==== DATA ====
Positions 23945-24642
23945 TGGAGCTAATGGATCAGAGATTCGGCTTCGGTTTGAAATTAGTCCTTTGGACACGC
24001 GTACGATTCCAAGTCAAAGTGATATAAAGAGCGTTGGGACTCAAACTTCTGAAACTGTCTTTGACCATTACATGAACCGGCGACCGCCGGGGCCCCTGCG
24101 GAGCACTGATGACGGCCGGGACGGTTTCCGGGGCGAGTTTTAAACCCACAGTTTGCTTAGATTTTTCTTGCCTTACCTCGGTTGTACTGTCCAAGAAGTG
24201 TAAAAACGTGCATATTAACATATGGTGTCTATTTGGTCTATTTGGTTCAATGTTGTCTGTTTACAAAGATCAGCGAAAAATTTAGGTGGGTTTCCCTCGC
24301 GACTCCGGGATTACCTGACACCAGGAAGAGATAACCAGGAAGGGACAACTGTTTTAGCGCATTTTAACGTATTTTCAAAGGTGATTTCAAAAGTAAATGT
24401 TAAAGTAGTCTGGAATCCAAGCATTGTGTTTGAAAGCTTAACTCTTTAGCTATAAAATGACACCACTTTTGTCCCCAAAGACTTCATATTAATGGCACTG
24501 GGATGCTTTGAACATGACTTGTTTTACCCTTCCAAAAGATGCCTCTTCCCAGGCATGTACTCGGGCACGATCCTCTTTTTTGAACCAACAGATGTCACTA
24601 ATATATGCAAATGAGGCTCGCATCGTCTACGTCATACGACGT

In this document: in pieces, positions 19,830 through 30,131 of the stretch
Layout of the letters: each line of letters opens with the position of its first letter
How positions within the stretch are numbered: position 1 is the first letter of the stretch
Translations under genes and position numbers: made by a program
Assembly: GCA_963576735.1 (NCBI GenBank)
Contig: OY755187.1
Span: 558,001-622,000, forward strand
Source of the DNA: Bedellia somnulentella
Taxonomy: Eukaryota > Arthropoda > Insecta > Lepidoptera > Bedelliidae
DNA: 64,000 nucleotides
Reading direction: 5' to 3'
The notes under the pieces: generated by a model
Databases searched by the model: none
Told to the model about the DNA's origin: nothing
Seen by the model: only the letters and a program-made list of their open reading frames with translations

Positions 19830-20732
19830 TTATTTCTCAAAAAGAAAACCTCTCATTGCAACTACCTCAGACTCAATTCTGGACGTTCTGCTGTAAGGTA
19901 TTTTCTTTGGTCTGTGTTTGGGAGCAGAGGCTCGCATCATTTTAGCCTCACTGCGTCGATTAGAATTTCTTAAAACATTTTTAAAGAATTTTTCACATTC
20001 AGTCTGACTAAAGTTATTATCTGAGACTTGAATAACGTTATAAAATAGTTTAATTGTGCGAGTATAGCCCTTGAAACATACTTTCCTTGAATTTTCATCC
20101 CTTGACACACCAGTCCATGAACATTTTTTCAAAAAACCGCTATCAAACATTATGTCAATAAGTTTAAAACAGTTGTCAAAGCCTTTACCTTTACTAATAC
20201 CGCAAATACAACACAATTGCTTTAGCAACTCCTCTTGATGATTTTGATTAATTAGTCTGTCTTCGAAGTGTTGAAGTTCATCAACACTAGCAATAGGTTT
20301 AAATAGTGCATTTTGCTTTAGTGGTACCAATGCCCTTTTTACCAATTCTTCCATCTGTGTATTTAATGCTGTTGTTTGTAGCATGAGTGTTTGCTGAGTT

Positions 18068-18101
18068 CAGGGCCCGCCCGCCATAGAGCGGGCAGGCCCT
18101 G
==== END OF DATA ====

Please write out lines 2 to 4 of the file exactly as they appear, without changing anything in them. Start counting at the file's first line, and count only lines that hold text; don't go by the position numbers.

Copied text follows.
23945 TGGAGCTAATGGATCAGAGATTCGGCTTCGGTTTGAAATTAGTCCTTTGGACACGC
24001 GTACGATTCCAAGTCAAAGTGATATAAAGAGCGTTGGGACTCAAACTTCTGAAACTGTCTTTGACCATTACATGAACCGGCGACCGCCGGGGCCCCTGCG
24101 GAGCACTGATGACGGCCGGGACGGTTTCCGGGGCGAGTTTTAAACCCACAGTTTGCTTAGATTTTTCTTGCCTTACCTCGGTTGTACTGTCCAAGAAGTG